From Chicken Soup for the Soul of America

Do Unto Others

Courage is not the absence of fear, but rather the judgment that something else is more important than fear.

Ambrose Redmoon

Of all the sadness that came out of September 11, one story shines like a jewel in the dust. It is a story of giving and receiving—a story of saving and being saved and not knowing which is which—the story of the firefighters of Ladder Company 6 and Josephine.

More than three hundred firefighters perished in the tragedy of the World Trade Center. On September 29, at a time when the country was desperate for good news, NBC Dateline reported “The Miracle of Ladder Company 6.” By the time I sat around their table in the back of the firehouse two weeks later and heard them recount it, the firefighters of Ladder 6 had said these words many times, but every word was still flooded with the vibrant sound of their gratitude.

They had gone to the World Trade Center that day to give. To rescue. That’s what firefighters do. They run into burning buildings against instinct and nature, while the rest of us are running out, trying to save our own lives. They had entered the building at Number One, as had so many of their brothers, after the first plane had mortally wounded it. People were streaming down beside them, saying words of thanks and encouragement to them, offering them drinks from the machines and telling them they should get a pay raise.

They, in turn, offered words of encouragement back. “It’s over for you,” the firefighters said to those lucky enough to be exiting. “Go out through the lobby and go home now. You’re okay.”

The stairwells were narrow, only room enough for one person to move past another in either direction. Each of the firefighters climbing the steps carried at least a hundred pounds of equipment. At the twenty-seventh floor, some of them learned that the other tower had gone down, and the effort to save the building was rejected for the more pressing job of saving the people. Somehow in all the confusion, somewhere between the twelfth and fifteenth floors, the men of Ladder 6 were entrusted with the safety of a sixty-year-old bookkeeper named Josephine Harris. Josephine worked on the seventy-third floor, and she had been trudging down those sixty flights of steps through smoke and heat until her desire and ability to go on seemed completely exhausted.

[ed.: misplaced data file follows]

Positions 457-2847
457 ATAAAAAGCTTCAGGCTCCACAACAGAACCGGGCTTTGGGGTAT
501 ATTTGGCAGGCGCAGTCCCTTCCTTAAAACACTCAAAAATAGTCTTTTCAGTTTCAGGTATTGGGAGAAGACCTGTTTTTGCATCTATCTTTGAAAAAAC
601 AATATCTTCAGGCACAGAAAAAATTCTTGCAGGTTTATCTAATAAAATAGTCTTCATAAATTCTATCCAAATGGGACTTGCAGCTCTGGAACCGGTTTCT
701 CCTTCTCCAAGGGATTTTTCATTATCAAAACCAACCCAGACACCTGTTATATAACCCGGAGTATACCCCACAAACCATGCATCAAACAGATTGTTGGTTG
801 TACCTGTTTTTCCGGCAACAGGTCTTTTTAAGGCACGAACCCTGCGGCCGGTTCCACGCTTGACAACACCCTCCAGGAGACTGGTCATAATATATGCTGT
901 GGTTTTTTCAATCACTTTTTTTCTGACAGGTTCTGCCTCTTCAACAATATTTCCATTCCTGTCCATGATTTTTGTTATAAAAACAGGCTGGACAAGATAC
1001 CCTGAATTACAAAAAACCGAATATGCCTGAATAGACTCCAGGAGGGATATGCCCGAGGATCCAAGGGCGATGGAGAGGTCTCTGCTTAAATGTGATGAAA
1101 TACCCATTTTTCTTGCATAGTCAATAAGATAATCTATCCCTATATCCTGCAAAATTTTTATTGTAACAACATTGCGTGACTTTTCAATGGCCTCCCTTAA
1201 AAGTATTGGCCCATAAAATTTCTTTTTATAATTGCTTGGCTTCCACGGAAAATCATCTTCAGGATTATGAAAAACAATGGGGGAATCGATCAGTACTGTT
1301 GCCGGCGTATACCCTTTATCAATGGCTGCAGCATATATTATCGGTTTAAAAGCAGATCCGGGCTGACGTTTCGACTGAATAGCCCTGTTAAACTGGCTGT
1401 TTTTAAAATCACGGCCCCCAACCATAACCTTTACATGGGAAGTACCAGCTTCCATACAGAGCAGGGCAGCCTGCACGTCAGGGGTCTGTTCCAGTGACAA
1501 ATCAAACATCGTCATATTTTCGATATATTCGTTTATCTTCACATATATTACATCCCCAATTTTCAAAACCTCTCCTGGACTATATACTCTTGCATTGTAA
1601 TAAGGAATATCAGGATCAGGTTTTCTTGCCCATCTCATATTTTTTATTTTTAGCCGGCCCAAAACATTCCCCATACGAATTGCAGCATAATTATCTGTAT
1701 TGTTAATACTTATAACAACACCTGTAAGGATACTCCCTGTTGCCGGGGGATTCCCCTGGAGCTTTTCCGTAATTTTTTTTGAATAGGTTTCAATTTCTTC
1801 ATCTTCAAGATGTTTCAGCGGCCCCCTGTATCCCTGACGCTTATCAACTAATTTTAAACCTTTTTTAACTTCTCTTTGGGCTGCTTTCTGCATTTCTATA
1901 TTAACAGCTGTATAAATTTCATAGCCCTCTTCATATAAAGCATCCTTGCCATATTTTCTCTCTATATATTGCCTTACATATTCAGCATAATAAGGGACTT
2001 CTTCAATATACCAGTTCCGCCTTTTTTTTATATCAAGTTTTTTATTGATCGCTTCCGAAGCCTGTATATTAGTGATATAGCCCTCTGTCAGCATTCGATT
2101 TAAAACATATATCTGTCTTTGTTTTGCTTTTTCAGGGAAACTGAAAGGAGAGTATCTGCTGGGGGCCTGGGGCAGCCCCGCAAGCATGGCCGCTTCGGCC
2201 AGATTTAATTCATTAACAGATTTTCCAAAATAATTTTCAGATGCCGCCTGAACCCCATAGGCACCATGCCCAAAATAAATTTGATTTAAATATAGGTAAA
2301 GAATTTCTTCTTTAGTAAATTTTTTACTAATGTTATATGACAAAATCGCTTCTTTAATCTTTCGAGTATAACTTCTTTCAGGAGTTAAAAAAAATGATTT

Now getting her safely out was their assignment. So, despite her unwillingness to continue down the stairs, the firefighters encouraged her on. They reminded her of her grandchildren, who were waiting for her when she escaped the building. They told her she could do it. They cajoled. They encouraged. They promised to get her out if she would just keep moving.

On the fourth floor, she finally stopped in her tracks. She could not take another step. Would not take another step. She seemed willing to let them go on without her, but she was done walking. Never even thinking about leaving her, the firefighters began looking around for a chair on which to carry her down the rest of the stairs.

They were tired, too, and burdened by the heat and the weight of their equipment, and they were anxious to evacuate the building. But because some of them were not aware of the other building’s collapse, and because the towers had always seemed somehow immortal, they did not feel at that moment that there was great urgency.

None of them expected the terrible, otherworldly, thunderous sound; none of them expected the rumble that, in an instant, signaled catastrophe. Time stands still at moments like that. They stretch out long enough to give people pause, to consider what dying would mean. Bill Butler thought, I didn’t even get to say good-bye to my wife and kids. Clearly, this was it. They had done their best, and now it was over. They prayed for it to be over quickly; they repented and asked for forgiveness; they thought of loved ones.